It’s never good when you hear a phrase that starts with, “I’m tired of…” It communicates that there is something in one’s life that is draining their energy, including their emotional and spiritual energy.
Even though the actual words “I’m tired of…” might not be used, you can easily identify the feeling, like when children are fighting with each other and the word “stop” is not only yelled but has become three syllables. “Sto-AH-PAH!”
Adults don’t always use the phrase “I’m tired of…” either, but in working with people in ministry, I’ve learned to see it coming from a mile away. It goes like this: When someone gets tired of doing something, they rarely come and tell me that. Instead, they start slowly backing out, gradually decreasing the rate and frequency at which they respond to messages, and ultimately default on their commitments. There’s something they don’t want to do anymore, but they either feel guilty about giving it up or are not even consciously aware of what’s going on. But it’s often what happens when someone is tired of something.
There are many things I’ve been “tired of.” Driving. Homework. Screaming kids. Hot weather. Cold weather. Ignorance. Manual labor. Dogs barking. Yeah, let me just stop trying to list everything. It’s part of life. But when is the last time you’ve been “tired FROM” something?
Tired is always going to be a part of it. Anyone who promises to make life easy or more relaxing is just trying to sell you something. A life that never makes you tired at all is not achievable – at least, not if you want a roof over your head. Life is hard work and doing it right is hard work, so we’re going to be tired. But the sweet spot is when we can find at least one thing in our lives that we leave tired FROM, not tired OF.
Let’s call it holy exhaustion.
It’s rare, and life makes it hard to find, but we all need to experience it…at least once. I’ve found that people have little interest or motivation in serving God until they experience holy exhaustion. It’s when you go to bed, tired though you are, with a sense of accomplishment and a refreshing peace of mind. It’s when you have to rest but don’t dread getting up and doing it again. You’re physically tired, maybe even emotionally tired, but spiritually refreshed.
I spent the summer of 2002 on staff at a youth camp. We had hundreds of teenagers come in each week. We climbed “rec hill” almost every day with whiny teens in tow. I taught the same 3 classes over and over again for 10 weeks. I had to get up before the sun rose every single morning. I was always exhausted. But for me, it was holy exhaustion. I spent 10 straight weeks teaching the Bible, praying with teenagers stuck in the trenches of life, and overall feeling that I was using my gifts to make a difference. I was always tired, but was also spiritually refreshed.
Holy exhaustion happens when we have found our “sweet spot,” which is the intersection between what we love, what we’re good at, and what serves others. Sometimes I prefer to use the word “calling,” but I do so with a word of caution, because a lot of people see calling as a singular time or place in their future instead of something that God is doing now. Barbara Brown Taylor articulates this problem well:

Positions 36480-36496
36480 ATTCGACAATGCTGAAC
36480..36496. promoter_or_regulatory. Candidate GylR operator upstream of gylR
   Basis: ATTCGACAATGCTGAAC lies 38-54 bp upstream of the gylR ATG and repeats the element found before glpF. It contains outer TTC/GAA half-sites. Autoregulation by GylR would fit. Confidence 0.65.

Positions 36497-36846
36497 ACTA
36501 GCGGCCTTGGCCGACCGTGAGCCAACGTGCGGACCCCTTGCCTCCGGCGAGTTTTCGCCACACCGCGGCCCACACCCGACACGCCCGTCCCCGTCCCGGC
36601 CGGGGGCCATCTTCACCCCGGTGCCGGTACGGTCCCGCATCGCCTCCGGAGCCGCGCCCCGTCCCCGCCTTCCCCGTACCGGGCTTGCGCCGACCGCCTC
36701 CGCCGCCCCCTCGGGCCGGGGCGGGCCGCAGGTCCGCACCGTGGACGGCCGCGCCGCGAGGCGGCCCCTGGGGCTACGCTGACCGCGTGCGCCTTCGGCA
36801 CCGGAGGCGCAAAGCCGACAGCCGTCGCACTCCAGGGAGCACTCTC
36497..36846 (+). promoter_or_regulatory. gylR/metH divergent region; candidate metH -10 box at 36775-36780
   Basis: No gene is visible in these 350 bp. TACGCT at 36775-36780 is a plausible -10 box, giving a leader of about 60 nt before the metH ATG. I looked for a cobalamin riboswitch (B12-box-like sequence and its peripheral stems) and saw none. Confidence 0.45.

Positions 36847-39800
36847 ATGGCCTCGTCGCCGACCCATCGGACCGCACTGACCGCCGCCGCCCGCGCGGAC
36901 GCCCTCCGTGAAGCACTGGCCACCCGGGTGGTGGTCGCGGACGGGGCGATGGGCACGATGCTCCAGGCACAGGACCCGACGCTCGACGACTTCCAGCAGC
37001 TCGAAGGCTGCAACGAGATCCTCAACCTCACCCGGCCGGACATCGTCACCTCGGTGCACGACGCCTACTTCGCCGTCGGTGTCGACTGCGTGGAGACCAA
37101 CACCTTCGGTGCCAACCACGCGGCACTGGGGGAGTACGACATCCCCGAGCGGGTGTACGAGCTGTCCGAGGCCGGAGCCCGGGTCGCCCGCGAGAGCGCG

One common problem for people who believe that God has one particular job in mind for them is that it is almost never the job they are presently doing. This means that those who are busiest trying to figure out God’s purpose for their lives are often the least purposeful about the work they are already doing. They can look right through the people they work with, since those people are not players in the divine plan [as they perceive it].1
What fulfills us is not the be-all, end-all. Some things have to be done. The hungry and homeless don’t have time for us to wait until we feel called to help them. But even though calling is not about us, I’d like to believe that God has something for each us in the here and now–right under our noses–that is in the area of that sweet spot. I believe that if we’re able to find even just one thing in our lives that we leave tired FROM, it often provides just enough energy to get through all the other things we get tired OF.
These days, I’m a pastor. There are plenty of things I get tired OF: complaints that come without a willingness to be a part of the solution, triangulation, rumors, and having to pick up slack. But it’s also filled with holy exhaustion. The humbling privilege of being there with and for people in life’s greatest joys and sorrows. The chance to teach from the Book that has changed my life. The exhilarating work of helping people discover their gifts and passions to use them for God.
I know how blessed and lucky I am to have a job that I love. But our holy exhaustion does not necessarily have to be associated with what we get paid to do. It starts with simply paying attention. Not paying attention to ourselves, like the narcissistic self-help stuff would teach us to do, but paying attention to others and the needs to which we feel drawn. To quote Barbara Brown Taylor again, who considers “paying attention” a spiritual practice, “Paying attention requires no equipment, no special clothes, no greens fees or personal trainers….All you need is a body on this earth, willing to notice where it is.”
1 Barbara Brown Taylor, An Altar in the World (New York: HarperOne, 2009).